I believed and appreciated the information Judge Tobiasson made public in exposing the corruption and coverup in LVMPD Vice and Criminal Intelligence Division, DA’s office and potentially the local FBI office, is accurate and truthful. It was the right thing to do.
What people didn’t know is while she is going public about the crooked cops and DA, looking like a hero, it appears she is involved in her own coverup and unethical practices. She targeted me and my vulnerabilities and used my daughter’s murder for her own personal agenda. She created paranoia, a false sense of hope with her calculated lies, manipulation, and deceit. I believed she genuinely wanted to help our family. I was wrong. I called her the master of puppets.
So many things she never told me and things she intentionally kept secret. It was only until after reading the articles in the Baltimore Post Examiner, did I come to have a clearer and more sickening understanding behind the possible motives for Judge Tobiasson contacting me.
I learned through my reading that the judge and her daughter Sarah had some very dangerous and volatile interactions with Shane Valentine since their initial encounters in May 2015. This was 18 months before the murders. I was shocked to hear a sitting judge had called Shane Valentine’s attorney in 2016 to give Shane a threatening message. If that wasn’t bad enough, the judge said she went to Shane Valentine’s house and kicked down his door. I could not help but ask myself, what is really going on between the Judge, her daughter Sarah and Shane Valentine?
The judge told me Sarah had a best friend named Ally Bowden. Her dad was an LVMPD cop. I read in the articles that Ally introduced Sarah to Shane and that Ally allegedly worked as a prostitute for Shane Valentine. My heart skipped a beat when I read that at the time of the murders, Ally Bowden was allegedly working as a prostitute for Nehemiah, the other victim. Sarah Tobiasson was friends with Nehemiah. I am was almost scared to go down this road, cops and judge’s daughters with ties to the suspect and victim in a murder investigation? These thoughts kept spiraling, what was the real reason the judge contacted me in the first place. This case became more convoluted by the minute as the truth started to be revealed.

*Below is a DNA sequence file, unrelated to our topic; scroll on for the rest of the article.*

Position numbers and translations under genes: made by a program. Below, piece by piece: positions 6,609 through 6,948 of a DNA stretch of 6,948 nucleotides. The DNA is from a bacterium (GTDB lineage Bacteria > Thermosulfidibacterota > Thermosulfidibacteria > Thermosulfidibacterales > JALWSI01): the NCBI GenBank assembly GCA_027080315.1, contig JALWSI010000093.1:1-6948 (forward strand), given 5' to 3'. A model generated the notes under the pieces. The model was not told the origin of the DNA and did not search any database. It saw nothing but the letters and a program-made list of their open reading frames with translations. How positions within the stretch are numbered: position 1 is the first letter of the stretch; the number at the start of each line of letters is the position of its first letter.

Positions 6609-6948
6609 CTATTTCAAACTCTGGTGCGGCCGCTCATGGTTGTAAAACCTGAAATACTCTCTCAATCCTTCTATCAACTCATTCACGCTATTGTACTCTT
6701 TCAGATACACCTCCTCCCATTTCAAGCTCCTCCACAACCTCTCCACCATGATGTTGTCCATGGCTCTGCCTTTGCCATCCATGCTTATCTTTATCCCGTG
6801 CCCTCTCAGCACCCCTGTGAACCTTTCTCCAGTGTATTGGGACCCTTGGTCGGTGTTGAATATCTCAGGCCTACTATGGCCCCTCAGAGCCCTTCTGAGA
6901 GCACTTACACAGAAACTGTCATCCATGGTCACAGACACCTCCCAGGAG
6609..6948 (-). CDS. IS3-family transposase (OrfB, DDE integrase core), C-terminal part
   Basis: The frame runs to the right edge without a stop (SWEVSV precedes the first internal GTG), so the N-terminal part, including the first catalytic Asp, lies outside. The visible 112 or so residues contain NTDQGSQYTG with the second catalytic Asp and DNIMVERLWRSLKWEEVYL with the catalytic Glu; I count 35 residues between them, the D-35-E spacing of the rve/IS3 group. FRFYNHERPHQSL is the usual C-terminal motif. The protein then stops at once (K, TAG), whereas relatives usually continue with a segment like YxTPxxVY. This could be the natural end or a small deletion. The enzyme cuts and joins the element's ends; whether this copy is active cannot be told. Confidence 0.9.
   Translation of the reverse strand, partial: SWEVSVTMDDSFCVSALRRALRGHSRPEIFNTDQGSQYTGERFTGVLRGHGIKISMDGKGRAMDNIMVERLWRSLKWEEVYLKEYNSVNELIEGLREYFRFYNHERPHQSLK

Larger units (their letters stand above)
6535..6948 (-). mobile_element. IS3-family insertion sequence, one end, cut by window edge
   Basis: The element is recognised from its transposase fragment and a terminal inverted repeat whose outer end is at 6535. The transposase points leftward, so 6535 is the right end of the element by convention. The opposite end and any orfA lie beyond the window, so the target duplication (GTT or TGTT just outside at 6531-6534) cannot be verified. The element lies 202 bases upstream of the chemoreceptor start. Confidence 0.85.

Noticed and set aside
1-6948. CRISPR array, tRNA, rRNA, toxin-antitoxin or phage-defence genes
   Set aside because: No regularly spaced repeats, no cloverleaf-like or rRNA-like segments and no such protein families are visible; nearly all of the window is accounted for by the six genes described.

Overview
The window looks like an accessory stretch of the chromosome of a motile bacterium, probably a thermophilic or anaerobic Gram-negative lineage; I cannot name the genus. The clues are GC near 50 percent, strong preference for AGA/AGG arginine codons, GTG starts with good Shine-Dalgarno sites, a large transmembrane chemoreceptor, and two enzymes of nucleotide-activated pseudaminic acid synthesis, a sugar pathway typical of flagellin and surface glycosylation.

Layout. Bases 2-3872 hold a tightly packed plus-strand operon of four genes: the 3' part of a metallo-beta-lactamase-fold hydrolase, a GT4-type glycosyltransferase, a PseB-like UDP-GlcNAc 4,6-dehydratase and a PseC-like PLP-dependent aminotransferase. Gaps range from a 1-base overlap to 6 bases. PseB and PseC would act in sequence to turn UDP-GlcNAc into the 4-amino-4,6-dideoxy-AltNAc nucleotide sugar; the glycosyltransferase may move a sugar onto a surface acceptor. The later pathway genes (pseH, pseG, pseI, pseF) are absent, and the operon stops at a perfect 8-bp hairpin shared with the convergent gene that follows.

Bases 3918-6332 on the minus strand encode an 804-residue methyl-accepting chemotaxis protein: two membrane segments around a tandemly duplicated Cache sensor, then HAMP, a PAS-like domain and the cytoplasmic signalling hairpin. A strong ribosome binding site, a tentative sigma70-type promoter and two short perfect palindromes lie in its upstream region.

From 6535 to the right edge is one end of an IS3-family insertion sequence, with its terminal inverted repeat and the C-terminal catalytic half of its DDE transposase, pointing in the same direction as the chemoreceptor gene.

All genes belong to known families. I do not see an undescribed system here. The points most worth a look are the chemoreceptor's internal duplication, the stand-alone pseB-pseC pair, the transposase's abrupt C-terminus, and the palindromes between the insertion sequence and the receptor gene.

The judge told me countless times I could not trust Detective Dosch. She told me Detective Dosch was a longtime friend of Dano Giersdorf, another LVMPD cop, and Frankie Zappia’s stepfather. She told me Dosch was a liar, corrupt, could not be trusted and do not tell him anything and that he would never solve this case.
Tobiasson told me she was getting evidence and details about the case from Detective Grimmett and he was the ONLY one I could trust and the only one I should speak with at Metro. She told me that over the next 6 months of our communications. She would share the information he provided. She told me I could never tell anyone we were talking and I could not tell anyone what was discussed. It could put us both in serious danger.
She created a state of paranoia and anxiety for me and my family. The judge repeatedly told me that my life and my family’s life may be in danger. I was being followed and my moves were being watched. The police were monitoring my phones, messages, social media. etc. The police were watching my house. She said we needed to get burner phones so they could not follow our conversations, messages, etc. I lived continually petrified I would lose another child, husband or be killed myself.
Since the murders happened, I have desperately searched for help. Tobiasson knew I had been to the FBI office on several occasions, trying to get them to take over the case. The corruption and negligence were becoming more so apparent each day.
She told me her “FBI friend” whom she had been talking to was the head of the FBI investigation into the LVMPD and the vice corruption probe. She told me that most likely evidence in the case was already destroyed, that the case would never be solved.
One day she called and told me that her “FBI friend” said the FBI was taking over the murder investigation of Sydney and Nehemiah from Metro. I was ecstatic!!!! FINALLY!!!! She told me her FBI “friend” needed every bit of documentation, photos, emails, texts, everything I had communicated with Detective Dosch. I needed to get the information to her ASAP so she could provide it to the FBI.
As far as I know, Tobiasson never provided any of my documentation to the FBI. She has stated in interviews that she has all of the correspondence between me and Detective Dosch. I later learned from the FBI that the FBI never requested the information from Melanie. They had not and were not working on the murder investigation or even looking into it.